NZ Beach Spinach (Tetragonia spp)
Wild NZ Beach Spinach grows in abundance along our New Zealand coastlines. Whilst it usually flowers & fruits during warmer months, I find it abundantly luscious during the wet, cool season months. Wild Beach Spinach comes from the Tetragonia plant family, with a variety of species found in New Zealand, Australia and South Africa.
Any trip to the nearby beaches usually entails gathering a basket full of beach spinach to toss into dinner. The bright green color, lovely crunchiness combined with the slightly salty taste from the seaspray makes this a lovely alternative to common garden spinach.
There are 2 types of wild spinach commonly found in New Zealand. They are both often confused but can be used interchangably. Often known as NZ Spinach (Tetragonia Tetragonioides) & Beach Spinach (Tetragonia Trigyna & Tetragonia Implexicoma). The Maori name is kōkihi. One has rounder shaped leaves, the other is much pointier and triangle shaped. Both grow in a spreading mass close to the ground (not upright & erect like garden spinach). It has spreading stalks with small leaves that scramble over the ground. Pick off the tender young tips (which are softest but also encourages new growth). The dark pinky red fruits can also be eaten when ripe, but be careful as they have large seeds you’ll want to spit out.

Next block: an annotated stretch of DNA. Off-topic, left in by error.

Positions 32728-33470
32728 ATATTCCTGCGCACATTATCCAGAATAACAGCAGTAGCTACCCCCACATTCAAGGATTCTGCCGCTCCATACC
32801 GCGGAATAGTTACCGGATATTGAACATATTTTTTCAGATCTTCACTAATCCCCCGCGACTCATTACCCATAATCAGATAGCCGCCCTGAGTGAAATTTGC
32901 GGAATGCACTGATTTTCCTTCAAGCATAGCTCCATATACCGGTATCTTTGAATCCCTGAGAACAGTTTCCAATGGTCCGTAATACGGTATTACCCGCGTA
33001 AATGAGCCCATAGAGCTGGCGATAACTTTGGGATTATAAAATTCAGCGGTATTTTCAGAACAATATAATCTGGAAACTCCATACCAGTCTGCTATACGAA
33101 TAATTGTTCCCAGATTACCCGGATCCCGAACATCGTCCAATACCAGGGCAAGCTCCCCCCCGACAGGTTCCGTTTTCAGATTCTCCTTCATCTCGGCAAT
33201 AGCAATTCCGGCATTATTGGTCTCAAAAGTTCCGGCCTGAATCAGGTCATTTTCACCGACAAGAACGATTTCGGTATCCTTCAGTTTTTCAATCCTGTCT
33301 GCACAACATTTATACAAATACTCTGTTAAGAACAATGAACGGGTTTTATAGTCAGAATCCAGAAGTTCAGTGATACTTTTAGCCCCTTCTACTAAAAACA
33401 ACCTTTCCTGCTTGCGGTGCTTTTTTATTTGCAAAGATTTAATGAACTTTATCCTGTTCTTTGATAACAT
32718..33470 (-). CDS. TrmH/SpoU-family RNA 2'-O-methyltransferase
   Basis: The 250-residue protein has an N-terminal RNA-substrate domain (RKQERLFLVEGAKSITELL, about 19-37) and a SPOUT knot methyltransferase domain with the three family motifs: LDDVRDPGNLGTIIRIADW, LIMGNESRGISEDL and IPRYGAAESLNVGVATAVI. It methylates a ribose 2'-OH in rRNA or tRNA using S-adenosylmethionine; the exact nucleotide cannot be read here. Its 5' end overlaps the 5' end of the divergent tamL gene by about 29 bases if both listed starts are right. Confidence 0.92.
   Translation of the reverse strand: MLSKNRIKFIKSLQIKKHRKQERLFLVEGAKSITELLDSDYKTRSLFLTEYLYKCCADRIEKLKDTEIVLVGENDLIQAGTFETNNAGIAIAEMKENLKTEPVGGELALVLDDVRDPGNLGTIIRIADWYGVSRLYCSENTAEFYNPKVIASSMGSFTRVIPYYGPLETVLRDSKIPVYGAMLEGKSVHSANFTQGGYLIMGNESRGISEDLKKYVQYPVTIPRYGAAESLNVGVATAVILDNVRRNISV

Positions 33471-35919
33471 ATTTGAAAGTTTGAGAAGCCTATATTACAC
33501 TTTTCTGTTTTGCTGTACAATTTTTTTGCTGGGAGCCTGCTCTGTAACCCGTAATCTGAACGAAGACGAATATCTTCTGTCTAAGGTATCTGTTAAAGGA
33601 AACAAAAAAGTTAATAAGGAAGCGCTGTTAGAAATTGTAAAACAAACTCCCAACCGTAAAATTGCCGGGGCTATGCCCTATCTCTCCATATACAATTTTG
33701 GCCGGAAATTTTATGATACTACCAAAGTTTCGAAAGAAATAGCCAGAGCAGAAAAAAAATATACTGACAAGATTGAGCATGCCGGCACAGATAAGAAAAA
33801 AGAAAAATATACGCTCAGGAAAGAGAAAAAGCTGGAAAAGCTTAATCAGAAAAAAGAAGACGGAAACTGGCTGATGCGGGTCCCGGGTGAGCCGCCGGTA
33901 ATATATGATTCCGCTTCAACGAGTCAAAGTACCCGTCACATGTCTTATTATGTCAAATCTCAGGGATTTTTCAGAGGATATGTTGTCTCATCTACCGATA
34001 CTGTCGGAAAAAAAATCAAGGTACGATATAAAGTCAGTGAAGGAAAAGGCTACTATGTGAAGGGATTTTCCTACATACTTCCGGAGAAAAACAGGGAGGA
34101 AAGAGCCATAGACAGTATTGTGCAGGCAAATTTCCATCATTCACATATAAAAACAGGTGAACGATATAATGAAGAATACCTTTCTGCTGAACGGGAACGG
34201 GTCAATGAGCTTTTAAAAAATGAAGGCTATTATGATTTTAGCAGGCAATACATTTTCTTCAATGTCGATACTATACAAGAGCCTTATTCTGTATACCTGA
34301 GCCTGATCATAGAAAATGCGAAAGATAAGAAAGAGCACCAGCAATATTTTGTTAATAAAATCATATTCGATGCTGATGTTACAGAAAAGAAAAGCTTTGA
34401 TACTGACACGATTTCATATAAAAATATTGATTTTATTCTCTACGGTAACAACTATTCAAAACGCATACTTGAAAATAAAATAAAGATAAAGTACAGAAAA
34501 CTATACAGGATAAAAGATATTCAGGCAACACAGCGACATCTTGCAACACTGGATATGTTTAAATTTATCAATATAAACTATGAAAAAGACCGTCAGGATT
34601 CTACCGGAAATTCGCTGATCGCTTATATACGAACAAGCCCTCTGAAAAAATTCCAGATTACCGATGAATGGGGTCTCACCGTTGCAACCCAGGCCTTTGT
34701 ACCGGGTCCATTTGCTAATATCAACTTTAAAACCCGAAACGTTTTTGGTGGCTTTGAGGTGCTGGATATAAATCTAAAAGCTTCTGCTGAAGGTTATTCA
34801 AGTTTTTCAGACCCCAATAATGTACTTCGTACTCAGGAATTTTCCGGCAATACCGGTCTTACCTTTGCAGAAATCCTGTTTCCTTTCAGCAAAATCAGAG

Beach Spinach is lovely to cook with like regular spinach although it's a bit tougher. It’s best to use just the leaves (not the stalks) and use it like you would kale, that’s to say cook it a bit longer than usual. I love to toss the leaves into soups & stews, or sautee first and then combine with eggs.
Beach Spinach does contain oxalates (just like spinach, kale, broccoli etc), so remember not to eat too much and it's better for your body to consume it cooked than raw. Research oxalates if you're not sure.
As with ALL foraging, please be mindful of the environment where you are gathering. Many of our coastlines & dunes are suffering from erosion so it’s important to ensure that your not trampling in an erosion zone (you shouldn’t be there at all). We need our native coastal plants to flourish & thrive to protect our dunes.